Even if it were possible to reach the planet known as WASP-19b – which it isn’t, being 800 light years away – it would be most unpleasant place to visit.
Some of the reasons for this are obvious. WASP-19b is a “hot Jupiter”, large and so close to its parent star that a single orbit takes just 19 hours. Measurements taken by the European Southern Observatory (ESO) in Germany have established its atmospheric temperature at 2000 degrees Celsius.
Three years of analysis by a team of astronomers led by the ESO’s Elyar Sedaghati now shed fresh light on the reasons for the super-high temperature.
Titanium oxide is rare on Earth, but is known to exist in some abundance in the atmospheres of cool stars.
It has long been suspected to be present above the surface of hot Jupiter planets. Recent research confirming the existence of a stratosphere around another hot Jupiter – WASP-121b – suggested that the molecule might play a role in inducing that planet’s atmospheric temperature of 2500 degrees Celsius.
The work by Sedaghati and colleagues, however, is the first time the presence of titanium oxide has been confirmed.
“Detecting such molecules is, however, no simple feat,” explains Sedaghati.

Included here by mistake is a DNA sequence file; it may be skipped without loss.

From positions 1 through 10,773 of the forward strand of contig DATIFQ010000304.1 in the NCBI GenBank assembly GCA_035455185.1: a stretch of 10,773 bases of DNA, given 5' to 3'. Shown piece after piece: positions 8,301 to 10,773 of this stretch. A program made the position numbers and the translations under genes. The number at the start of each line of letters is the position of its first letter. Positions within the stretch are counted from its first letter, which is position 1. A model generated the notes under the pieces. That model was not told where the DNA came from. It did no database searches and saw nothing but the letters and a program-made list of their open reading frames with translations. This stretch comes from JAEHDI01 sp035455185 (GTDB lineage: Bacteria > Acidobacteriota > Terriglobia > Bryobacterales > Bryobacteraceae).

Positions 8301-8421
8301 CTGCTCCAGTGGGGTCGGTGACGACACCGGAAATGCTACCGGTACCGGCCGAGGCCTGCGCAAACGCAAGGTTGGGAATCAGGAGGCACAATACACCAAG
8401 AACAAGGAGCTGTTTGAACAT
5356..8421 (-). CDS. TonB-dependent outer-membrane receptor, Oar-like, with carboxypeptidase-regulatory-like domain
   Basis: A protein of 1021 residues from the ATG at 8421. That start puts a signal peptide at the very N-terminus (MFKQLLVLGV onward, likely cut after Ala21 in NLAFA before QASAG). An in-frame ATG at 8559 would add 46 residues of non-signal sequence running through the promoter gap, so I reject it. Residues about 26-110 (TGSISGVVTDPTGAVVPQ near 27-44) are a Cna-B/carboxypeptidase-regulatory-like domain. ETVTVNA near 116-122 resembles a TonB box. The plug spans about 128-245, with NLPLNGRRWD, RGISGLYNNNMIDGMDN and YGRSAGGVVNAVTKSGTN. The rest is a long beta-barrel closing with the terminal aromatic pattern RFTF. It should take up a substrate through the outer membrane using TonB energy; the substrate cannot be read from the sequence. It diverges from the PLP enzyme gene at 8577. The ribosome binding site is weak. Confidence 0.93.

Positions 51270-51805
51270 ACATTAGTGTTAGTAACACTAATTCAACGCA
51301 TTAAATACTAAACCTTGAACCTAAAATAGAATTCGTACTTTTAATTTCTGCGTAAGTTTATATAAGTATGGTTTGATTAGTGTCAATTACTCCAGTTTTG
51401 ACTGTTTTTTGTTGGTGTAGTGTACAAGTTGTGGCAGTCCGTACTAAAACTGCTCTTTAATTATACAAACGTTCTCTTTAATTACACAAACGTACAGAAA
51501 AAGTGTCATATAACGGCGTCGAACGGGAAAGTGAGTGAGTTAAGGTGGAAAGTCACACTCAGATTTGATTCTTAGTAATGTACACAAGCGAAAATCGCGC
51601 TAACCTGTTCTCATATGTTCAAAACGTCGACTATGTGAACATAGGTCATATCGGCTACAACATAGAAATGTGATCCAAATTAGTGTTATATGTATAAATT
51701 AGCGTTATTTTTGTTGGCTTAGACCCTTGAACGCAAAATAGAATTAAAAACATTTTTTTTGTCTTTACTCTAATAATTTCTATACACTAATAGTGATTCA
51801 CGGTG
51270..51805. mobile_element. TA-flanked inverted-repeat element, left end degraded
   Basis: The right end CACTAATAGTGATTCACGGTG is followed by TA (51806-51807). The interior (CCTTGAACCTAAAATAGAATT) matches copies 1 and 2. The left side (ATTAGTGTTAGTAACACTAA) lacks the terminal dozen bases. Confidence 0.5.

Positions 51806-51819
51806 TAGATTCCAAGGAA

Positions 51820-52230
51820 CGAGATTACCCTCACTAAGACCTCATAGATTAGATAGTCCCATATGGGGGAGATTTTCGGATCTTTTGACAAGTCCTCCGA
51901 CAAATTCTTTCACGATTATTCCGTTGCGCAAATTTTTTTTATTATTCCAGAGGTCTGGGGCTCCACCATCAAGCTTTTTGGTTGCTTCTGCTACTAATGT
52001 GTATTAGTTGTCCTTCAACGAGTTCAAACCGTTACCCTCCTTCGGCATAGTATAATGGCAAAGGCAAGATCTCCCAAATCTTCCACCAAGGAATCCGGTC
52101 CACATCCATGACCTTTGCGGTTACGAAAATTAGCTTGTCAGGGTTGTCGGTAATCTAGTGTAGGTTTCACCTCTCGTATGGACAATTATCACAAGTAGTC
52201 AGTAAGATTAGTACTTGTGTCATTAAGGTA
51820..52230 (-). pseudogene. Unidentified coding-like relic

“Not only do we need data of exceptional quality, but we also need to perform a sophisticated analysis. We used an algorithm that explores many millions of spectra spanning a wide range of chemical compositions, temperatures, and cloud or haze properties in order to draw our conclusions.”
To get that data, the team used an instrument connected to ESO’s Very Large Telescope, known as FORS2, which stands for “focal reducer/low dispersion spectrograph 2”. The instrument provides imaging, polarimetry and spectroscopy data, using two simultaneous magnifications across a wide wavelength range.
“The presence of titanium oxide in the atmosphere of WASP-19b can have substantial effects on the atmospheric temperature structure and circulation,” says team member Ryan MacDonald.
The molecule, in sufficient density, acts as a heat absorber: effectively a shield that prevents external heat entering and internal heat escaping. As a result, WASP-19b is in the grip of a permanent thermal inversion: much hotter above the ground than on it.
The team collected FORS2 data for more than a year, focusing on different light wavelengths as they passed through the atmosphere. These produced apparent changes to the planet’s radius, which were then compared to existing atmospheric models. Variations from prediction allowed deductions regarding the chemical content of the atmosphere.
The findings will be useful for refining observations for other hot Jupiters, but might also provide new methods of investigating the atmospheres of potentially habitable – or inhabited – planets.
Andrew Masterson is a former editor of Cosmos.
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